Will the winning team be invited to the White House?

This will become a storyline after the Finals. Kerr is one of a handful of NBA coaches who have been outspoken against Donald Trump, calling him a “blowhard” and saying he “could not be more ill-suited” to be president. James never has been a fan of Trump’s, speaking out against his immigration order and refusing to stay at a Trump property in New York. The question then comes down to if the winner somehow is invited, will it accept?

Will Charles Barkley accuse Kevin Durant of riding Stephen Curry’s coattails if Golden State wins?

A discussion last week between Barkley and Shaquille O’Neal on TNT got personal when Shaq once again reminded Barkley that he has never won a title and Barkley shot back that Shaq won his four titles by riding the coattails of Kobe Bryant in L.A. and Dwyane Wade in Miami. Durant could be accused of the same thing if the Warriors win. Durant already was heavily criticized last summer for joining Golden State after his Oklahoma City team blew a 3-1 series lead in the conference finals and lost Game 7.

Are Kyrie Irving and Kevin Love a better fit with LeBron James than Dwyane Wade and Chris Bosh?

James had his ups and downs (mostly ups) with both the Cavaliers (since his return) and the Heat, but many believe he has never been better than he has this postseason. In both situations the third wheel of the Big 3 (Bosh and Love) had to make major sacrifices and at times some wondered if it would work (it did). James’ main sidekick (Wade and Irving) appeared to have an easier time with the transition. The biggest difference is Irving is a point guard while Wade is a shooting guard. But either way, James has done pretty well playing with both.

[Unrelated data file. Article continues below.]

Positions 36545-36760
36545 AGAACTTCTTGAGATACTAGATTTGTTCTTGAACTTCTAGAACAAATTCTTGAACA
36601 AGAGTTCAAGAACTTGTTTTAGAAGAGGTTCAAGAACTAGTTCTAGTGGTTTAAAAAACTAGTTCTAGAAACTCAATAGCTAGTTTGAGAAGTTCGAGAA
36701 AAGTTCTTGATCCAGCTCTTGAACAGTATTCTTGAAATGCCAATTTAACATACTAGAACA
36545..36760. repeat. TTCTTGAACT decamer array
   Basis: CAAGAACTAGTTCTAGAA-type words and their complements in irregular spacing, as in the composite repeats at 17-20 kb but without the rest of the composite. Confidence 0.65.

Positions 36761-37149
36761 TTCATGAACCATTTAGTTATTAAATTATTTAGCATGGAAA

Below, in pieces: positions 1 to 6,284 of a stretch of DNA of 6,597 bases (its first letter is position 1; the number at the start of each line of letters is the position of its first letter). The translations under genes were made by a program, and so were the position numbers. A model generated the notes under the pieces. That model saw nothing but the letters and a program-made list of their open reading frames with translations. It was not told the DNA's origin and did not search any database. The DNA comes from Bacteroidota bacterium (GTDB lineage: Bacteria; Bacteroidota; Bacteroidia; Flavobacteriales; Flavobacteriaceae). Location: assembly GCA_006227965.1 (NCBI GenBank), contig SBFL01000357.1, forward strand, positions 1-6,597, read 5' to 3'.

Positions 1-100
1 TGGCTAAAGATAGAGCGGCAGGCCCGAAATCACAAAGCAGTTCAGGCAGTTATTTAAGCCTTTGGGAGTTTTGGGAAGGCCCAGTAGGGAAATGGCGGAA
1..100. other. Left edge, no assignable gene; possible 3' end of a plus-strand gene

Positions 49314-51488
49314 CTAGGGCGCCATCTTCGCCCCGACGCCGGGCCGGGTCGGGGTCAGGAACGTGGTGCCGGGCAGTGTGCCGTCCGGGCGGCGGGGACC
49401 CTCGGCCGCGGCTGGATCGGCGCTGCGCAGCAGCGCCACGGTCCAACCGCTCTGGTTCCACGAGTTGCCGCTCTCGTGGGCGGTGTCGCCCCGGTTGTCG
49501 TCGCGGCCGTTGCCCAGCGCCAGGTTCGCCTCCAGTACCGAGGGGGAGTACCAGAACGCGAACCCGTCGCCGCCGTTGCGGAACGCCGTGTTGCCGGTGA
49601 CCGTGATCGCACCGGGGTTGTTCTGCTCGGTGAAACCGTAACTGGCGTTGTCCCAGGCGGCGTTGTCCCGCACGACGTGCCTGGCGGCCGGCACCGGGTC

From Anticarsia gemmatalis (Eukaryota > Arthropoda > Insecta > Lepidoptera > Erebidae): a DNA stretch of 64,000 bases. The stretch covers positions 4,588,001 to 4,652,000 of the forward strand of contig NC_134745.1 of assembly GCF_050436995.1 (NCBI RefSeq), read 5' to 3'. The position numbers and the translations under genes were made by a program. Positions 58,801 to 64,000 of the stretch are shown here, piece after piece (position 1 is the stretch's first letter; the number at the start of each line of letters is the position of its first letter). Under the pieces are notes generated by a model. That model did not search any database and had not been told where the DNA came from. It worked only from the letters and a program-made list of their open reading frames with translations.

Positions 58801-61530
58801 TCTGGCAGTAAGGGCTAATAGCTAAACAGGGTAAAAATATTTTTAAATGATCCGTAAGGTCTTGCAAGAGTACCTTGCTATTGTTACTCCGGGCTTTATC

Will Draymond Green stay out of trouble in this year’s Finals?

The Warriors’ polarizing forward was suspended for Game 5 last season after being assessed a flagrant foul 1 on a play in which he and James got tangled and Green swung his arm into James’ groin area. Green has had several incidents throughout his career in which he has appeared to attempt to kick an opposing player, sometimes making contact to the groin. But Green has been a good boy during these playoffs. … so far. The NBA has handed out 10 fines during the postseason, none to Green. And there have been four flagrant 1s and one flagrant 2 called, none on Green. The worst he’s gotten is two technical fouls. So, continue that pattern and, yes, he’ll be OK. But, you never know with that temper.

Can either team be challenged in their respective conferences in the next few years?

The Warriors are younger when you consider their top four players still are in their 20s (Curry will turn 30 next March). James is 32 while Irving and Love are in their 20s. Still, neither team appears to be slowing down at least for the next two to three years. The only team possibly challenging either is Boston, which made it to the East finals this season, has the No. 1 pick in the draft and enough money to sign a max free agent.

Will the Finals make up for a boring NBA postseason to date?

Like the thrilling second half and overtime of the Super Bowl made up for a boring NFL playoffs? Yes. These playoffs have not been very competitive with five series ending in sweeps and two more lasting just five games, and just two going to Game 7. But this is what everybody has been waiting for and now is the time for the Warriors and Cavaliers to save the postseason.